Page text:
A2B2C2, A3-B3C3 or A4-B4-C4 corresponds to av magnetic pole in the rotating air gap flux and the motor 100 thus is characterized as a four-pole motor. A suit-' able three-phase energy source (not shown) is used to, energize the concentric coil winding 104, and the concentric coil units A1A4, Bl-B4 or C1-C4 can respectriccoil winding 104.

- All of the concentric coil units 106 are preferably idenin ac-cordance with the usual formula where S equals the number of slots and P equals the number .of motor poles. Thus, for the concentric coil units A1, respective coil sides 110 and 112 of the outer' 118. For the concentric coil unit A1, the coil 114 thus is provided with coil sides and 122 respectively dis-' posed in stator slots 2 and 8, the coil 116 is provided with coil sides 124 and 126 respectively disposed in stator core slots} and 7, and the coil 118 is provided with coil sides 128 and 130respectively disposed in stator core slots 4 and 6. Y

As shown in FIG. 2, each coil 108 or 114 or 116 or 118 in each concentric coil unit 106 preferably comprises a plurality of turns 132, 134, 136 or 138. These respective turns are wound in series to form the respective coils 108, 114, 11-6 and 118, and in the manufacturing process separate reels of suitably insulated copper wire can be used for forming the respective coils with the desired number of turns for each. End connections 140, 142 and 144 can then be made so as to establish a series circuit path for the entire concentric coil unit 106.

To provide for substantially sinusoidal distribution of the wave in the rotor-stator air gap space, the number of turns in the respective coils 108, 114', 116- and 118 is proportioned according to a full sinusoidal cycle of a sinusoidal waveform extending across the span of the outermost coil 108. Thus, in the example shown in FIGURE -3, the outer coil 108 is provided with 60 turns and the inner coils 114, 116 and 118, respectively are proivded with 52 turns, 40 turns and 20 turns. The appropriate sinusoidal ratio of l to 0.865 to 0.666 to 0.333 is thus provided for the four-coil concentric coil unit 106.

In order to install the concentric coil winding 104 in the motor stator 102 during the manurfiacturing process, the concentric coil units 106, preferably prewound by machine and preferably all identical, are placed in the stator slots 1-36 in the following manner. The coil unit A1 is placed over stator slots 1-9 and coil sides 110, 120 and 124 are respectively positioned in the bottom of slots 1, 2 and 3 while coil sides 128-, 130, 126 and 112 are raised above slots 4, 6, 7, 8 and 9 for later placement therein. The coil unit C4 is then placed over slots 34-36 and 1-6, and the coil sides 110, 120 and 124 are then placed in the bottom of slots 34, 35, 36 and the coil sides 128 and 130 are placed over the sides 110 and 124 of the coil A1 already in slots 1 and 3. Coil sides 126, 122 and 112 of the coil C4 remain disposed over the raised coil sides 128 and 130 of the coil unit A1.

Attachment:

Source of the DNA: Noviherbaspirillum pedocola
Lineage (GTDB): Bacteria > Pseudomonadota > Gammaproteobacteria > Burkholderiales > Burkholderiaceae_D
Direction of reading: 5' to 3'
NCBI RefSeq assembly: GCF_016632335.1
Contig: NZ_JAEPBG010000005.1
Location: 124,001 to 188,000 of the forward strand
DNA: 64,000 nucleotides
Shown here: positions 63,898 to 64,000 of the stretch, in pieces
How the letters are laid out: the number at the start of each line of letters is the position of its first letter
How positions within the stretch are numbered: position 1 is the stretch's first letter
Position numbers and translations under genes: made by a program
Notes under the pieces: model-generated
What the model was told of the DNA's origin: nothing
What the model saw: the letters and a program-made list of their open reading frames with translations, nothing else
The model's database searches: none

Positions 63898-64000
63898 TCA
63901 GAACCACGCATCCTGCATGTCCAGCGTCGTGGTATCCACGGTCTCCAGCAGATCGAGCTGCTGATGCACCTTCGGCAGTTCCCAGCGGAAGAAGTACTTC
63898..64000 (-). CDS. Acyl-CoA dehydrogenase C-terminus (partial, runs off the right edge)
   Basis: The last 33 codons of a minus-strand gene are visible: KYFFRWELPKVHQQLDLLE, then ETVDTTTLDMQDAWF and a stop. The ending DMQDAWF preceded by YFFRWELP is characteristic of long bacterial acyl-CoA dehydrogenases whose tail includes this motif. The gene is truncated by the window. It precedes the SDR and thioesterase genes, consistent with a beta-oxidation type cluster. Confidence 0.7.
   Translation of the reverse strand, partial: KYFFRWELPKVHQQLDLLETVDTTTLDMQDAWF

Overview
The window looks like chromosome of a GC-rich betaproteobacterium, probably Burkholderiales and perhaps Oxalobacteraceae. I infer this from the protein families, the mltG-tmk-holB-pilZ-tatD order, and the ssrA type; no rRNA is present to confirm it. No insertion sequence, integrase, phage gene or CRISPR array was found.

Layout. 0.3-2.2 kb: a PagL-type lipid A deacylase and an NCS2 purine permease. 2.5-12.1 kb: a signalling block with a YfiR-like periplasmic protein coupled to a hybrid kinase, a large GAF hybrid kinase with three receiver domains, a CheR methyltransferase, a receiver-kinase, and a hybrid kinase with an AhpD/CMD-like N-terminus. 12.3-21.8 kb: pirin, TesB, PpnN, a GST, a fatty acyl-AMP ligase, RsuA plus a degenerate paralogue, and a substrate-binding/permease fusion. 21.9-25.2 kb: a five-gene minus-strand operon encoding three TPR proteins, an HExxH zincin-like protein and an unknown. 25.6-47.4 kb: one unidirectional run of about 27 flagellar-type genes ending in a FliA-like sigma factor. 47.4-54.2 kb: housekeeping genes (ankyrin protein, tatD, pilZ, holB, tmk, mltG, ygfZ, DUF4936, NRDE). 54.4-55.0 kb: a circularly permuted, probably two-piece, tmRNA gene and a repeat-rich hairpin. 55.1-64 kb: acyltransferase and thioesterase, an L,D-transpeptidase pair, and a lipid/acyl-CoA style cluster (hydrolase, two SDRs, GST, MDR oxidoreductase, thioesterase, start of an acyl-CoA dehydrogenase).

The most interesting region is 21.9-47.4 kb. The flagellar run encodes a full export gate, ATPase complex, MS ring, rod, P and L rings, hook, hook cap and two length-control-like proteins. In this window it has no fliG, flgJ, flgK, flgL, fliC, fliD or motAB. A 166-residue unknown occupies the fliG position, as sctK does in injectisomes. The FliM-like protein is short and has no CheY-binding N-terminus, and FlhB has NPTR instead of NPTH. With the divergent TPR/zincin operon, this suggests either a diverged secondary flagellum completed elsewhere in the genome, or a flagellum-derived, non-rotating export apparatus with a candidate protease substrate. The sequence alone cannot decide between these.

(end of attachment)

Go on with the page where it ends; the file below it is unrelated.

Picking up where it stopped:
The coil unit B4 is then placed over slots 31-36 and 1-3, and coil sides 1'10, 120, 124, 128, 130, 126, 122 and 112 are respectively placed therein. Coil side 112 of the coil unit B4 is thus placed in slot 3 in a top slot location over the medially located coil side 130 of the coil unit C4 and over bottom located coil side 124 of the coil unit A1. Coil side 122 of the coil unit B4 is disposed in slot 2 in a top location over bottom located coil side 120 of the coil unit A1. There are three coil sides disposed in slot 1, with the coil side "126 of the coil unit B4 disposed at the top location, the coil side 128 of the coil unit C4 disposed at the middle location, and the coil side 110 of the coil unit A1 disposed at the bottom location.

The coil unit A4 is then placed in stator slots 28-36 in a manner similar to that described for the placement of the coil unit B4 in the stator slots 31-36 and 1-3. Similarly, in a counterclockwise direction about the periphery of the stator 102, coil units C3, B3, A3, C2, B2, A2, C1 and B1 are disposed in the stator slots spanning from the stator slot 33 to the stator slot 4. The previously noted raised coil sides of the coil units A1 and C4 are then placed in the slots 4, =5, 6, 7, 8 and 9 over the coil sides of the coil unit B1 or C1 and the placement of the coil sides is then completed.

As a result, the disposition of coil sides in the stator slots 1-36 is as shown in the schematic of FIG. 5. Two thirds of the stator slots are each provided with three coil sides having respective bottom (inmost), middle and top (outmost) slot locations therein, and one-third of the stator slots are provided with two coil sides having respective bottom and top locations therein. Suitable insulation (not shown) is preferably used in each slot in accordance with well known techniques to space adjacent coil sides from each other and from the stator iron.

The disposition of the winding 104 in the stator 102 is characterized with manufacturing facility and economy by reason of the ease with which the identical coil units 106 can be disposed in the stator slots 1-36. In one sample embodiment of the invention, approximately 85% of the total winding effort was allocated to machine labor with the balance of the required winding eflfort provided manually.

Simultaneously, in the completed machine, the coil sides of the coil units 106 are disposed in the stator slots 1-36 in such a manner as to provide for substantial electrical balance among the phase circuits A, B and C in the winding 104. Thus, as shown in the table of FIG. 6, the phase circuits A, B and C in the concentric coil Winding 104 all have the same number of coil sides 110, 120 and 124 in the bottom location of various stator slots, the same number of coil sides 128 or 130 in the middle location of various stator slots, and the same number of coil sides 112, 122 and 126 in the top location of various stator slots. Because of the congruence of the locations of the coil sides in the stator slots for the phase circuits A, B and C of the winding 104, phase reactance and phase resistance is substantially identical for the phase circuits A, B and C. The fact that the coil units 106 are all preferably of identical configuration also aids in achieving this parameter balance.